In lieu of an abstract, here is a brief excerpt of the content:

  • First Contact-Introductory Courses
  • Ronald Wainscott (bio)

When a publisher approached me a number of years ago about writing an introductory textbook on theatre, I was at first reluctant due to the plethora of texts available. A number of books are disappointing and fail to get beyond their first editions; some, however, have found an audience and keep on going and going like the Energizer bunny. Approaches to theatre history in introductory texts are varied; mistakes—well beyond differences of opinion over arguable historical interpretations—sometimes abound. Some texts have avoided any obvious history altogether; others, which have handled this history with accuracy and responsibility, tend to compartmentalize (one could say "ghettoize") the material as if it is an entirely different category of inquiry and academic discipline. This is neither the fault of authors nor of publishers. Given my own reservations about so many of the texts and my own approach to an introductory course, which I find to be different from the many good texts in print, I decided to forge ahead with my own text in an effort to create a more historically oriented one that would stress the collaborative nature of theatrical practice at all levels. What I wish to emphasize in this essay is not just my approach to an introductory text, however, but my classroom approach to this most important first contact with students of the theatre—a first lesson in theatre practice as an ongoing, ever-changing, collaborative discipline.

The academy's overall approach to the theatre arts curriculum is responsible for curricular separation and specialization, which in turn is compounded by publishers' reasonable desire to market textbooks to specific courses that are widespread in academic theatre. Our discipline's increasing shift toward specialization since the appearance and proliferation of MFA programs has also complicated the issue.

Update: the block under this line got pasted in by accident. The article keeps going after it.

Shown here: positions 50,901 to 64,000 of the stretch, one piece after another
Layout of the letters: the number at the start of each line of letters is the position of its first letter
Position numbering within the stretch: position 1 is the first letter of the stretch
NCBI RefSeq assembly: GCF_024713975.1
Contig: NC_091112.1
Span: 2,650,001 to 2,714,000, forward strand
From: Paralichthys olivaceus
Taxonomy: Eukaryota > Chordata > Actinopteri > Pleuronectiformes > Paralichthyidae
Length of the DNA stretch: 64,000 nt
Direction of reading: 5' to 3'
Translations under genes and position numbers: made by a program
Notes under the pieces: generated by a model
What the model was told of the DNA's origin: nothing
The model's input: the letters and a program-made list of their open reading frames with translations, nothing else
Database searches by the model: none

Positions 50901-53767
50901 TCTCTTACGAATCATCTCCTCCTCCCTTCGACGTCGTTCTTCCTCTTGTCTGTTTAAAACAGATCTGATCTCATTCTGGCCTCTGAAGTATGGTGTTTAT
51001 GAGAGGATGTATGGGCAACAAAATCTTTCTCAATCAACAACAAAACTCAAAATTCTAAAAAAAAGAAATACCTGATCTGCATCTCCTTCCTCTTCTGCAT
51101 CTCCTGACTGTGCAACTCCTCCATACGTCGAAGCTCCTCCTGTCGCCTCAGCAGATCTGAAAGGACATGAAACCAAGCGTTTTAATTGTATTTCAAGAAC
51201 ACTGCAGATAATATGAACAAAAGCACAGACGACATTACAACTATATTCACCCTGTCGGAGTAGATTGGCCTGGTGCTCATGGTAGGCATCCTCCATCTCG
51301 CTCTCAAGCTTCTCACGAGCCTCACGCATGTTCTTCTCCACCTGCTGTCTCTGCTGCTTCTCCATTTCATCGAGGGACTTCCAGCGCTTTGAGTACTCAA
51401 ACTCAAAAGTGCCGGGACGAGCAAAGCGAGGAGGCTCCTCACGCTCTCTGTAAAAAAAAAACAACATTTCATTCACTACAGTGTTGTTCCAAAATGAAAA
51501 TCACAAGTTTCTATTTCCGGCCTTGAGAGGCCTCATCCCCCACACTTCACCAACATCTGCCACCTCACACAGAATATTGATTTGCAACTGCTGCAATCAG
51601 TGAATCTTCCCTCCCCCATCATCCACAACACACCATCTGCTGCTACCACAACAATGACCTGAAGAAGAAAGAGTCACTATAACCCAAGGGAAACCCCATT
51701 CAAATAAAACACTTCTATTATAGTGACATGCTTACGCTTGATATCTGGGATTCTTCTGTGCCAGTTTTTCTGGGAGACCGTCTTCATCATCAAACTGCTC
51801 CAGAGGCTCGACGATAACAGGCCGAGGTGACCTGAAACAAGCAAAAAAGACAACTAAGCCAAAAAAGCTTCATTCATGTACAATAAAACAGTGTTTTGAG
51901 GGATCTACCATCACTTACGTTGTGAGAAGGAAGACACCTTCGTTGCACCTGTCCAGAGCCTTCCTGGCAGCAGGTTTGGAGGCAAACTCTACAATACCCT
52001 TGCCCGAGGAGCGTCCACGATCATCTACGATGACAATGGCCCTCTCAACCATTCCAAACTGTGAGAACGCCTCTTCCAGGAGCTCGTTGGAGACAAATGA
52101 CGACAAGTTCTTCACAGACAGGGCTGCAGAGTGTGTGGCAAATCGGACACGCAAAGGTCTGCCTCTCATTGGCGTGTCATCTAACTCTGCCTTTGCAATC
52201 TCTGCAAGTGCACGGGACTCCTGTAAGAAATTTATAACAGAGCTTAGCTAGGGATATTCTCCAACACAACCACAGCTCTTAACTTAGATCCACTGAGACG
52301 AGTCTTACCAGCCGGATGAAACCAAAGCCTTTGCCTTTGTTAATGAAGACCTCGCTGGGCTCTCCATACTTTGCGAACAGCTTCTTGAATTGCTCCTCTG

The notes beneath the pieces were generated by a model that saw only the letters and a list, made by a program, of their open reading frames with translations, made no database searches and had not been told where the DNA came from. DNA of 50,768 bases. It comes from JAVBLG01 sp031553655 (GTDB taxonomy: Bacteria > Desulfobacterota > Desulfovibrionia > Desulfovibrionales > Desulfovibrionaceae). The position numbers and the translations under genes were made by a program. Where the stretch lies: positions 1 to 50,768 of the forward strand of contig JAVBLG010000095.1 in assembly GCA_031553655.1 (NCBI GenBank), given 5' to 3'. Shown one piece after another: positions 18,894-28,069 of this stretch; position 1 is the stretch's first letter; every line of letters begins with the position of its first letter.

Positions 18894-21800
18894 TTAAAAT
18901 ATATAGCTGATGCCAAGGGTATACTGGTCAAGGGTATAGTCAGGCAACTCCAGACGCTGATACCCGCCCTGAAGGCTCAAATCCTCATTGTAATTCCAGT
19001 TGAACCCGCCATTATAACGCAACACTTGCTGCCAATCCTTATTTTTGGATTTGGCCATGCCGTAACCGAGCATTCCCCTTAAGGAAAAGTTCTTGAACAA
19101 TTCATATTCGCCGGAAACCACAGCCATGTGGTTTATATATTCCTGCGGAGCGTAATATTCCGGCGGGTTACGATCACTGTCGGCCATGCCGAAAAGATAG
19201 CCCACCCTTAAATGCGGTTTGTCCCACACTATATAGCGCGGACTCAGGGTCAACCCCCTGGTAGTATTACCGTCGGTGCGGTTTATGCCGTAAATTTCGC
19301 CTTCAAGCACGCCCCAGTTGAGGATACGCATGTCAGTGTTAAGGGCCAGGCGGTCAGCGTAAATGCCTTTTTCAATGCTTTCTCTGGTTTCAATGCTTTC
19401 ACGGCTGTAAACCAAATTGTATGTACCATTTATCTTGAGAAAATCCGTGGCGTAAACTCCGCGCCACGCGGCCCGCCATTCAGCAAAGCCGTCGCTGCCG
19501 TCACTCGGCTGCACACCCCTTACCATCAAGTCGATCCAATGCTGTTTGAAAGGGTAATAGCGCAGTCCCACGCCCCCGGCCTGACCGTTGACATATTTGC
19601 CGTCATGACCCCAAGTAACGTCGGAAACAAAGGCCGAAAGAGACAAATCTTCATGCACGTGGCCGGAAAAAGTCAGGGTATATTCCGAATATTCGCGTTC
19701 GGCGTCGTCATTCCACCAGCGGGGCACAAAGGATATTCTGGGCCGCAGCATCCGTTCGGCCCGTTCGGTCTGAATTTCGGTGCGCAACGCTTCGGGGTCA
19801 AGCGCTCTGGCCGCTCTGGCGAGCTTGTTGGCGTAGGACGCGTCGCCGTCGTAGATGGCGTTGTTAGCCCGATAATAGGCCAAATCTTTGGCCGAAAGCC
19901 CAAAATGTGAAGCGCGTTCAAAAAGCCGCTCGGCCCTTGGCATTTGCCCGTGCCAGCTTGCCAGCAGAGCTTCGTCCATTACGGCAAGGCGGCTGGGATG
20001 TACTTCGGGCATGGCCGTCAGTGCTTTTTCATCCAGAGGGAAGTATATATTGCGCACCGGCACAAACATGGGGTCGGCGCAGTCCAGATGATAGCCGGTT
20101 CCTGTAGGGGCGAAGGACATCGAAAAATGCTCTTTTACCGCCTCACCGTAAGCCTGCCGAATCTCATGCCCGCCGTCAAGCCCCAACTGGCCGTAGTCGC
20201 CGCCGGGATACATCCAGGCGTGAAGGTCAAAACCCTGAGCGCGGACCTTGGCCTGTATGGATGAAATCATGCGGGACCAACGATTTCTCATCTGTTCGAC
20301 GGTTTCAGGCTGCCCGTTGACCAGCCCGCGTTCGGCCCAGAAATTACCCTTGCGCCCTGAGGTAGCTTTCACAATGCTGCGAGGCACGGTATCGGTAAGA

In the so-called old days (when I was first entering the profession), nearly every theatre professor had a PhD or occasionally an MA and was supposedly qualified to teach history, dramatic literature, performance, directing—sometimes even design and "tech" (although academic specialization in technical theatre came rather early). With the movement toward specialization in every area, the "generalist" is now rare and in some spheres no longer even exists, or the generalist develops by default in many smaller programs that cannot afford or wish to have specialists in every area. Nonetheless, introduction to theatre is by definition a generalist course.

Regarding teaching of the introduction to theatre and / or theatre appreciation course, the duty is often relegated to a junior faculty member who consequently is ripe for exploitation and burnout. This assigned instructor in many cases is not a historian and may have only a cursory exposure to theatre history; similarly, the assigned instructor may be expert in theatre history, literature, or theory, but have only a cursory knowledge of performance, design, and production activity. What to do? These brief remarks are not aimed at solving the personnel issue, but are suggestions rather toward a meaningful integration of theatre history with performance, staging, design, playwriting, and criticism at an introductory level. What can be done? How? And why?

One of the paramount issues of this problem can be illustrated by the development of my own introductory text, Theatre: Collaborative Acts, published by Allyn & Bacon, which I wrote with my collaborator, Kathy Fletcher. After we agreed to write a new introductory text, the primary changes we sought to make in the usual pattern of introductions and concomitant courses such as [End Page 29] "theatre appreciation" were to stress the vital nature of collaboration, and to integrate history fully throughout the text and to avoid compartmentalizing this history in a unit or section easily separated from text-reading or teaching of the course. The goal was to teach theatre history without students resisting it by thinking, "Oh, this is just a history course (it must therefore be boring)." For example, when discussing the various practitioners of theatre, we also provided a history of the development of the actor, playwright, director, or designer, and the history of the processes of those practitioners. We discussed, for example, the historical development of masks and various scenic devices and the history...

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Additional Information

ISSN
1086-3346
Print ISSN
1054-8378
Pages
pp. 29-31
Launched on MUSE
2007-03-29
Open Access
No
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